Title: Preserving regulating and cultural Ecosystem services: degradation and conservation status
Authors: EGOH BENIS NCHINEMAES JOACHIM
Publisher: Springer
Publication Year: 2013
JRC N°: JRC71925
ISBN: 978-94-007-6454-5
978-94-007-6455-2
URI: http://link.springer.com/chapter/10.1007%2F978-94-007-6455-2_12
http://publications.jrc.ec.europa.eu/repository/handle/JRC71925
DOI: 10.1007/978-94-007-6455-2_12
Type: Articles in periodicals and books
Abstract: For many years humans have benefited from provisioning services such as meat from wild animals, raw material and livestock grazing; regulating services such as water and climate regulation; supporting services such as soil fertility and cultural services such as recreation. These ecosystem services are now being de-graded and used unsustainably around the world. Understanding the levels of threats facing various ecosystem services and their conservation status is im-portant in safeguarding them. In this study, the degradation and transformation of five regulating ecosystem services in South Africa were examined. Results showed that at least 10% of the total hotspot area and 20% of the total area that provide substantial amount (the range) of all five ecosystem services has been transformed or degraded. The range of water regulation and supply had the highest level of transformation (30%, 27 respectively). The range of carbon storage had the highest degradation (10%) followed by surface water supply (9%). Amongst the hotspots, water flow regulation and supply had yet again the highest levels of transformation (33%, 25% respectively). The hotspot of water supply was the most degraded (11.7%). More than 60% of all transformation that occurred within the hotpots and ranges of all five ecosystem services could be attributed to cultivation. The second most common driver of driver of transformation was plantations. Although protected areas present an opportunity for safeguarding ecosystem services, they are hardly included in the identification of areas for the establishment of protected areas. The areas important in providing many ecosystem services in Europe and Africa continue to be found outside protected areas. Apart from recreational services, at least 80% of such areas remain outside protected areas. Conservation strategies for ecosystem services needs to be developed urgently to safeguard them. Any such strategy should consider the benefit of multiple ecosystem services as many ecosystem services inside and outside protected areas.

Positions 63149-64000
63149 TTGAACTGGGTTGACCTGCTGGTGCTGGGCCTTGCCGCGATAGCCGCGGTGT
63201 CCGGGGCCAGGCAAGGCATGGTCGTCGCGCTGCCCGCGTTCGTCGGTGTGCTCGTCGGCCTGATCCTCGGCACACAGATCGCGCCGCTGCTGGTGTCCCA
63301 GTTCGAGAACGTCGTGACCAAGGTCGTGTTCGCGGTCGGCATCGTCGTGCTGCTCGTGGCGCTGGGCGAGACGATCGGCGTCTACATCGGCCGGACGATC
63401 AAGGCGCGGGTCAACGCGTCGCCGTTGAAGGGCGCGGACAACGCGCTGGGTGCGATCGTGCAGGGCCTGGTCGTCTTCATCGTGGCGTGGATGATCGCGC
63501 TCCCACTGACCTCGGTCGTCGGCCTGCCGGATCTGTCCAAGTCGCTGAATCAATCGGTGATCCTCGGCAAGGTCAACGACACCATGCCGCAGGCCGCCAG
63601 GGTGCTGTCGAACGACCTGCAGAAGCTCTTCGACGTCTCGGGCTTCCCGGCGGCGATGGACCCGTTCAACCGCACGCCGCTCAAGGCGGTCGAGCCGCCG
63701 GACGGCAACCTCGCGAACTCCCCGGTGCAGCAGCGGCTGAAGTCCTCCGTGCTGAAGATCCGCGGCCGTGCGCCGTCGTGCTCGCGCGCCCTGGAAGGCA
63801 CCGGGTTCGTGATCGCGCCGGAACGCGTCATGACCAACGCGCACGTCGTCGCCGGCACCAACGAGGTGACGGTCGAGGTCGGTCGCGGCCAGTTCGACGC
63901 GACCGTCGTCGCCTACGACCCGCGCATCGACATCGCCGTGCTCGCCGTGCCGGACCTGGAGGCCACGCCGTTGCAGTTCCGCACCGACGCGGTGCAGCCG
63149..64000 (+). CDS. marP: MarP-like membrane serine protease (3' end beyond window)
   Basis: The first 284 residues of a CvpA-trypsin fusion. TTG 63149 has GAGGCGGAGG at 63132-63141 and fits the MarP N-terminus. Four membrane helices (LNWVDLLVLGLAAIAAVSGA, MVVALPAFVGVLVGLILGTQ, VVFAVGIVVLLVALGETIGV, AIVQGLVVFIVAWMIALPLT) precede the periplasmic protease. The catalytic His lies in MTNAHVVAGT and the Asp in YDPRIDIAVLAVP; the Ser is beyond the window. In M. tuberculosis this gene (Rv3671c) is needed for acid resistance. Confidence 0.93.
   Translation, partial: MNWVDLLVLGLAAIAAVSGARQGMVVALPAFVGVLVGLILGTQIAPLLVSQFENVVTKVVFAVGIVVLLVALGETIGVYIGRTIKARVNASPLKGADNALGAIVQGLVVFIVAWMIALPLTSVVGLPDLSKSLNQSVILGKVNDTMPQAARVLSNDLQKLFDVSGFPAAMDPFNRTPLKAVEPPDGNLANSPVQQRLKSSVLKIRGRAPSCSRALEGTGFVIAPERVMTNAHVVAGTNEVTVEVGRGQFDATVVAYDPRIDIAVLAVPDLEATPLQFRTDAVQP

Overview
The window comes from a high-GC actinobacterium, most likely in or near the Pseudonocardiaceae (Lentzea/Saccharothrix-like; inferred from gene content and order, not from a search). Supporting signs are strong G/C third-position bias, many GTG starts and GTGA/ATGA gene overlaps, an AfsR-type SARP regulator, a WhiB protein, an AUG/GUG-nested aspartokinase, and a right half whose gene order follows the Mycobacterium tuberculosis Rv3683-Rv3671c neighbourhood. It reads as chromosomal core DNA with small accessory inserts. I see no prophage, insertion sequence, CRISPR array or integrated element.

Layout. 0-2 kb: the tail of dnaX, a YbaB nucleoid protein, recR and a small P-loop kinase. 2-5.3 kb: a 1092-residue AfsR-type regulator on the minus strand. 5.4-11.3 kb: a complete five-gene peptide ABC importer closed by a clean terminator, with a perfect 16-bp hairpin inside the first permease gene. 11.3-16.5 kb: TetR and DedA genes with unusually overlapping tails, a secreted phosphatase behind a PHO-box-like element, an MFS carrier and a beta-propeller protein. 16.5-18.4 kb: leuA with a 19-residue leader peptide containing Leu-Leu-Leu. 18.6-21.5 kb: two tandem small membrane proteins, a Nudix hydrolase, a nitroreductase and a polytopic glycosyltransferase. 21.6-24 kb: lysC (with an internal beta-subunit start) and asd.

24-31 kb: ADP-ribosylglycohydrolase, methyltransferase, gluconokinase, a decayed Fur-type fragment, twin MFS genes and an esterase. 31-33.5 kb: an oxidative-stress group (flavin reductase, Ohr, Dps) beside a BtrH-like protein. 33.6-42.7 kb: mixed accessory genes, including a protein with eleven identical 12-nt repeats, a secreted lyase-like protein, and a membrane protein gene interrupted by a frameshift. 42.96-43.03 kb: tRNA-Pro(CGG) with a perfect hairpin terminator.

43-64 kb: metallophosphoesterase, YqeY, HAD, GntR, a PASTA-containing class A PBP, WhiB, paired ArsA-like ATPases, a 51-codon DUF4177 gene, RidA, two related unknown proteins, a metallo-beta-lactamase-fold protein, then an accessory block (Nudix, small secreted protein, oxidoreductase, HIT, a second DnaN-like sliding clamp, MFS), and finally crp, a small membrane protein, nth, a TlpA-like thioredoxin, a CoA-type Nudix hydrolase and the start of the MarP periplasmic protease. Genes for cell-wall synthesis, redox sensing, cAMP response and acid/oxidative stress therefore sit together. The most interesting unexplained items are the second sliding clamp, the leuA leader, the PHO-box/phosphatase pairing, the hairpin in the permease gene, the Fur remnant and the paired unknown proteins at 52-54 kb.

JRC Directorate:Sustainable Resources

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